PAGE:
I finally used Endomondo while skiing and the results are okay, but not great.
Endomondo for Downhill Skiing — Its Usual Strengths
In my recent review of the Endomondo app I expressed satisfaction with the app. Those satisfying points repeat with Endomondo while downhill skiing. The app did its things as usual, it sounded off miles, it recorded time in motion, it paused recording when I stopped, recorded my path, recorded distance, kept track of caloric expenditure and water consumption needs. It wrapped my phone up in a (Green Bay Packer) stocking cap and stuffed the package into my ski jacket and that did not seem to cause it any problems with keeping a lock on the GPS satellites.
In short, all was good.
Endomondo for Downhill Skiing — Its downhill Skiing Weaknesses
However, Endomondo is more for endurance activities and does not contain a number of the metrics I want to see while skiing. Namely, maximum speeds and pitch extremes. However, most of the users are using Endomondo for running, hiking, walking, biking, etc. None of those sports (maybe hiking excepted) have all of the metrics interesting to downhill skiers. Endomondo reported times in one mile intervals which is great for cross-country skiing but makes little sense while downhill skiing.
This is where I rely on MyTracks at least to cover those skiing metric gaps. Yes, I know there are applications dedicated ski tracking, but I am a bit slow in adopting those and am working on it (old phone had storage limitations I was up against and so I need to acquaint myself with applications such as AlpineReplay).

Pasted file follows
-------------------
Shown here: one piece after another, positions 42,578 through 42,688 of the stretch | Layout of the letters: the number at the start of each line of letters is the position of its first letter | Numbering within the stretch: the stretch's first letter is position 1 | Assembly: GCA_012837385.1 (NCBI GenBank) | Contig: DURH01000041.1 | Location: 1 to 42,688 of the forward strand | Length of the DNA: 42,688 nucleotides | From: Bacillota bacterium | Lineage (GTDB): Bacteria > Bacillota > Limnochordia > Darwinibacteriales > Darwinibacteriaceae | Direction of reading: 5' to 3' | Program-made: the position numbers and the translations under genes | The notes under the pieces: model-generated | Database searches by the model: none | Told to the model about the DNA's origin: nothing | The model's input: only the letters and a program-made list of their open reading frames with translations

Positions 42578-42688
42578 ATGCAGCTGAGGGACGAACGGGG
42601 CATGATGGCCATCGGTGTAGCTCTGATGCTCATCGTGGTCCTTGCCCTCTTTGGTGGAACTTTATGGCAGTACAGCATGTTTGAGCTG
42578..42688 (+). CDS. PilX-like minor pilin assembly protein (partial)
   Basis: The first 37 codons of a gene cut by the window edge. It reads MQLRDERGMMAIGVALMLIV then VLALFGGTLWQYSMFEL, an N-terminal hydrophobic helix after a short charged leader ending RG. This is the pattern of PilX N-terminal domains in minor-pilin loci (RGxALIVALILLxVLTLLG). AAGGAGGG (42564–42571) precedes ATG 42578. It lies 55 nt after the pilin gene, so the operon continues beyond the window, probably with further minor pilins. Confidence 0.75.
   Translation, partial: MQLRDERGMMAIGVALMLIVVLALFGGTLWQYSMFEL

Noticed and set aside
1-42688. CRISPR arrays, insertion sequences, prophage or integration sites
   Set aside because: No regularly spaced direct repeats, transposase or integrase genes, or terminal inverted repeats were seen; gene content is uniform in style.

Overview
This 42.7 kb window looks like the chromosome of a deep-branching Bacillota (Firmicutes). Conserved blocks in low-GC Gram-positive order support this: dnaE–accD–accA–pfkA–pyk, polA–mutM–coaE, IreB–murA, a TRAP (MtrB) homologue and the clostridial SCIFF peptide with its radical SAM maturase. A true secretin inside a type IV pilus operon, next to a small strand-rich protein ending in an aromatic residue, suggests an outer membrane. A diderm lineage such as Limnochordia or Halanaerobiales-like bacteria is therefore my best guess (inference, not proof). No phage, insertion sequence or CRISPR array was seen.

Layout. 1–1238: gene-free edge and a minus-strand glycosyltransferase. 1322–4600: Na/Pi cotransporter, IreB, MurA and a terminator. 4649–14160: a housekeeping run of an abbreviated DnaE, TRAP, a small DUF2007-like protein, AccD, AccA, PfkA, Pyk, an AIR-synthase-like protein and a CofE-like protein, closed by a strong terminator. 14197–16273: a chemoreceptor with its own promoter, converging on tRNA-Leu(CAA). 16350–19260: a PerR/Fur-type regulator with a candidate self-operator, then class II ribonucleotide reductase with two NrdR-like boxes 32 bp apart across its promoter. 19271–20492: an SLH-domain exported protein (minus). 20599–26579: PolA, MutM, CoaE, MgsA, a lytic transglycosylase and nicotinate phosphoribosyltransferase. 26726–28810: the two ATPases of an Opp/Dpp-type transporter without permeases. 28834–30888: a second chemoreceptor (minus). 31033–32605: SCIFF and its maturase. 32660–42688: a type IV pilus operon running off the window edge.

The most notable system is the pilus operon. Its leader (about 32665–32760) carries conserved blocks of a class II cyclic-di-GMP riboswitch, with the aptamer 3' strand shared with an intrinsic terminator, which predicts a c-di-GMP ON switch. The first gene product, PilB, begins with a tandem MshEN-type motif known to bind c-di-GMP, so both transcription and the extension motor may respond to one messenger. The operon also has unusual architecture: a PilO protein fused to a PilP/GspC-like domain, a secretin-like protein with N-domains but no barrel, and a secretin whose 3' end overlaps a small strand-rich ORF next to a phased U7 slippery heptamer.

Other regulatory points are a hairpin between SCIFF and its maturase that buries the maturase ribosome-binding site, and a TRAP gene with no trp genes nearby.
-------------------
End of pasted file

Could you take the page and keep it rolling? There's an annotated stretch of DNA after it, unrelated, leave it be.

However, once your phone has the data uploaded to the website and you visit the website to view the ski trip, there are a few more bits of interesting information, too bad that is not on the phone application.
Endomondo for Downhill Skiing — Downhill Skiing Calorie Burn
While I have always known that downhill skiing is a significant burner of calories, I was pleasantly surprised to see the number Endomondo reports. Still, my official calorie counter differs by recording fewer calories burnt.
For those of you not familiar with downhill skiing, one must work their legs constantly to make sure they remain under control, that is, even though gravity is supplying us with speed, we need to fight gravity lest we fly down the runs at 80 mph into the lodge, with the expected result. Watch world cup skiing and see how the racers are when they cross the finish line, they are short of breath and tired.
Endomondo for Downhill Skiing — Do You Use It?
In short, Endomondo can help you understand how much time and effort you expend while downhill skiing, but it does fall short of being everything in terms of measurement a downhill skier wants.
How about you? Do you use Endomondo while downhill skiing?